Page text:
Now that RapReviews’ UK Month is officially underway, let me introduce you to Ayar. He’s an East London product and recent arrival on the UK scene, having achieved his first notoriety with a well received “Authentape,” paving the way for him to release his third album “Off the Corner.” It’s his first to be covered by us, so that either shows that he’s been bubbling up from the underground for a while, or that RR needs to have a UK month more often than once every November. (If you think so too you can always send us some feedback.)
Ayar’s press sheet says this is his most personal album to date, featuring limited cameos from his friends Mover and Rageouz of the one50 clique, putting him in the spotlight the rest of the time. It certainly feels that way on the Sango produced “Getting Right,” which has a throwback 1970’s feel at the start that suddenly shifts to 9th Wonder territory once the drums come in. The samples between verses touch on racist attitudes that may make listeners uncomfortable, but which quickly illustrate that the struggles of the young black man/woman are the same no matter what city or country of origin he might be from.
The Medasin laced “Pastry” has more of a mid-1990’s Jay-Z feel, like a Ski or a Clark Kent joint, and Ayar makes the most of the light and airy instrumental. The British vowel shift is certainly present, but Ayar has less of that Brixton-to-Jamaica style than some of his contemporaries. You could mistake him for an East coast by way of South Carolina lyricist if you had a few sips of the sizzurp before playing his track. As you might expect “Pastry” is a metaphor for making money on the hustle, but one that’s delivered with panache.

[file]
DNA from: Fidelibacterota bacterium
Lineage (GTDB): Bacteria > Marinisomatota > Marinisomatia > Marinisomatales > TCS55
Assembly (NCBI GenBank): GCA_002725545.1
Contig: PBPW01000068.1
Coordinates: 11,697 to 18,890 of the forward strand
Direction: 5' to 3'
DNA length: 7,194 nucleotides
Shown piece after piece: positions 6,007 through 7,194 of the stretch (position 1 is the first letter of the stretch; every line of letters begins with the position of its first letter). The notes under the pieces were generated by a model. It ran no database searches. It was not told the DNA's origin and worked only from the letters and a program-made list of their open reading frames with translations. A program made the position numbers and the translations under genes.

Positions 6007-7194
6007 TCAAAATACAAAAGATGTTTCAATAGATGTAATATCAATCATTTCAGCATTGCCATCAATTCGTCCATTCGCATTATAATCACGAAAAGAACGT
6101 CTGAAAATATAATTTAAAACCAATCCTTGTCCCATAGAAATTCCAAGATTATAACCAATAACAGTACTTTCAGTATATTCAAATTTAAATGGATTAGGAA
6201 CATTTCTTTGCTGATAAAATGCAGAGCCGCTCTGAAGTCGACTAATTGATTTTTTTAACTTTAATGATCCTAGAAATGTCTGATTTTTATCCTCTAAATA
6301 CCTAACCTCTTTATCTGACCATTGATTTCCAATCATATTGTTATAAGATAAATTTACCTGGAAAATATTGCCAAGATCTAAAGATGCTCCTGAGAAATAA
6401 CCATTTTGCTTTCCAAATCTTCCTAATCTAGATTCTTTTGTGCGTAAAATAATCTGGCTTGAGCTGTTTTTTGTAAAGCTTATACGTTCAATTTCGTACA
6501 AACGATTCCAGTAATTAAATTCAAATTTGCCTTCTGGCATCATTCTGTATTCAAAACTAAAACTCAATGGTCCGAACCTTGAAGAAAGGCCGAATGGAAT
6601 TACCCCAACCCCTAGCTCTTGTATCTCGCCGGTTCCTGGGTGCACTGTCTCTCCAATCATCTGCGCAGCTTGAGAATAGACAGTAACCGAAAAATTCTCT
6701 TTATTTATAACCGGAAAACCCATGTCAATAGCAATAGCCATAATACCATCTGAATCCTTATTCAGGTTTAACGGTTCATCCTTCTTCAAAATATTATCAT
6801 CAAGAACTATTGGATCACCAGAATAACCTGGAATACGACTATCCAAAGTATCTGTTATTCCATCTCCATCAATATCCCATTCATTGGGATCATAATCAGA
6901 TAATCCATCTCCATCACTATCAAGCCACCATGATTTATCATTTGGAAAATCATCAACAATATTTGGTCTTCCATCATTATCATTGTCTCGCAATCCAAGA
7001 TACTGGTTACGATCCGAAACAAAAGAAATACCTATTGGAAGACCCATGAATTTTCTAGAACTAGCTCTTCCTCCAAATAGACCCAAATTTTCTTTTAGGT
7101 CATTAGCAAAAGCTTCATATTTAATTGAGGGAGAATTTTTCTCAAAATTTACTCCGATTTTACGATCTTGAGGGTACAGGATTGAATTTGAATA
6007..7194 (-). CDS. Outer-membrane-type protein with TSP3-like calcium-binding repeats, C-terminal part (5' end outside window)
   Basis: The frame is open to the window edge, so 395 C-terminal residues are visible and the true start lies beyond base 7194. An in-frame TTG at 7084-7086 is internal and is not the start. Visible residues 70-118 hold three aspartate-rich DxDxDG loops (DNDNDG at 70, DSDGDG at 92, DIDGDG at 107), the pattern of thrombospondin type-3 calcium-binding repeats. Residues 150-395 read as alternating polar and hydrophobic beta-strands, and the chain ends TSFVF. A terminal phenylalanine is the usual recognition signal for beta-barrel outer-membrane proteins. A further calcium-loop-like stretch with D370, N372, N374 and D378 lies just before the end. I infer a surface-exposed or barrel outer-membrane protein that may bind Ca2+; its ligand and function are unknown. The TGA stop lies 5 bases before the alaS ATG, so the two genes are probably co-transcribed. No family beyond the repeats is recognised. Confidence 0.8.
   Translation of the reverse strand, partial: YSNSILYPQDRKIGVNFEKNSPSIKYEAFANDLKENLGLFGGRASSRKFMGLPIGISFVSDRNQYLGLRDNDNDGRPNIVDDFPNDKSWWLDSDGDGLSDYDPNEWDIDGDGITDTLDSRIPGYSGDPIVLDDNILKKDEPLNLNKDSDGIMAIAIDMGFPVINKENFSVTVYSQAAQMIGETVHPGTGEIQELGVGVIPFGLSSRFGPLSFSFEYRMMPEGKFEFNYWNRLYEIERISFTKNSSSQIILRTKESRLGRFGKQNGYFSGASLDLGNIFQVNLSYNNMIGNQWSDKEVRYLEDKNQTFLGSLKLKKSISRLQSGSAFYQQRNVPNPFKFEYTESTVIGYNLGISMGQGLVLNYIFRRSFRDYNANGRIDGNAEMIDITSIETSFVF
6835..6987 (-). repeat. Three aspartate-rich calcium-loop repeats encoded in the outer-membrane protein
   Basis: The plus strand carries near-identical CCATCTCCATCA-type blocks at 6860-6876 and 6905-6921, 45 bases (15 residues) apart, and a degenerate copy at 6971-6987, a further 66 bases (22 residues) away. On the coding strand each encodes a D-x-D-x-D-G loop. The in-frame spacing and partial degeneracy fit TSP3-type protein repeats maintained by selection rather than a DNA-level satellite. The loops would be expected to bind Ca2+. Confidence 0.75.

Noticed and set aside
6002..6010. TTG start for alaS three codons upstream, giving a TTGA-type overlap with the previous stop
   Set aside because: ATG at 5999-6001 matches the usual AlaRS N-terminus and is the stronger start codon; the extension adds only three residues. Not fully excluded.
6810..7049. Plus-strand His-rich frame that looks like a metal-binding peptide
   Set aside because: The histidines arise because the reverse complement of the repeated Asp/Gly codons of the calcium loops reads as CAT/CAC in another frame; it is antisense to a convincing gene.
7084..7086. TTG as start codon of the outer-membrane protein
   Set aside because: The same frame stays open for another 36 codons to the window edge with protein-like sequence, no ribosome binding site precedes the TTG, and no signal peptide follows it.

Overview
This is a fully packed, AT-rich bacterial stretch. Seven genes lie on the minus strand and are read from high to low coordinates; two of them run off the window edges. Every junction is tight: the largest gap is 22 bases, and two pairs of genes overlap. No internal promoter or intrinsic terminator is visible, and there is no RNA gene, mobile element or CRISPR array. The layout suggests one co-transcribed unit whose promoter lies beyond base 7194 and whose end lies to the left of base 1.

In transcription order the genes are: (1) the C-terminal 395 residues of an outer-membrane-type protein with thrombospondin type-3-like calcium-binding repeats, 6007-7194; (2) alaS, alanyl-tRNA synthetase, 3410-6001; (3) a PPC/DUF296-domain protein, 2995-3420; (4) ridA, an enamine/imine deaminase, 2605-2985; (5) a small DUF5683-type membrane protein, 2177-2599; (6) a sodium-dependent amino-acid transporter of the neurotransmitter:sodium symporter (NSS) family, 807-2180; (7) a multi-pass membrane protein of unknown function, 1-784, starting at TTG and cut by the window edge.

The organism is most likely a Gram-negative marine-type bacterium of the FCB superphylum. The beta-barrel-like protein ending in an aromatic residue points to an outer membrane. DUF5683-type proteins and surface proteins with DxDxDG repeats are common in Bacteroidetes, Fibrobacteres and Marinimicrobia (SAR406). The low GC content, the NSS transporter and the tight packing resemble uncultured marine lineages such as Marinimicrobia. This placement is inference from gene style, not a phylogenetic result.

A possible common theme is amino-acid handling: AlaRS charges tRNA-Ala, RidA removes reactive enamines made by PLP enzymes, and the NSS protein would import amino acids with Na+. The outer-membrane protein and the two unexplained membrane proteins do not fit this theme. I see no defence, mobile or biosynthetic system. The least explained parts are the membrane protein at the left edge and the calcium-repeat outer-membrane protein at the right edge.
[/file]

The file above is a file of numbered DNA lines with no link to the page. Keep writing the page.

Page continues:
“Mindin my own, that’s intentional not BS – still
Minding your own well they commend you for some BS real
Situations, I know some wouldn’t understand it
Still the face in the connect, boy pay attention when you see it”
Speaking of universal themes, Ayar’s bars on “On&On (One in a Million)” reflect dreams unfulfilled, though when he says “should have been a footballer” he’s not talking about the American sport with the oblong pigskin. He’s clearly an Aaliyah fan by the song and another track called “Rocc (Rock the Boat Jelani Remix),” which is either surprising given her tragic death well over a decade ago or a testament to her enduring popularity. It also reflects the fact this is a “mixtape” as such, which features the kind of experiments that couldn’t be done in an environment where licensing and sample clearance would put it completely out of the budget.
A lot of Ayar’s tracks are on the shorter side, which means just when you get into the mood and groove of tracks like the Elcko produced “Eastern Sliding” and the Derrick Thomas Jr. laced “Scripted” things come to an abrupt end. I will consider it a mark of Ayar’s skill with the flow that I don’t consider it a deficit, plus a mark of whoever mastered the album that they put his vocals to the forefront and didn’t let him get lost in the beat. The topics don’t stray too far from familiar refrains of the commercial rapper – making money, flirting with honies, getting into or out of drama, but Ayar has a flair that makes me hang on his accented syllables. “You know if there’s an issue stay addressin it to me” vows Ayar, and I have to agree – he’s a future prospect to be taken seriously and addressed as a man of respect.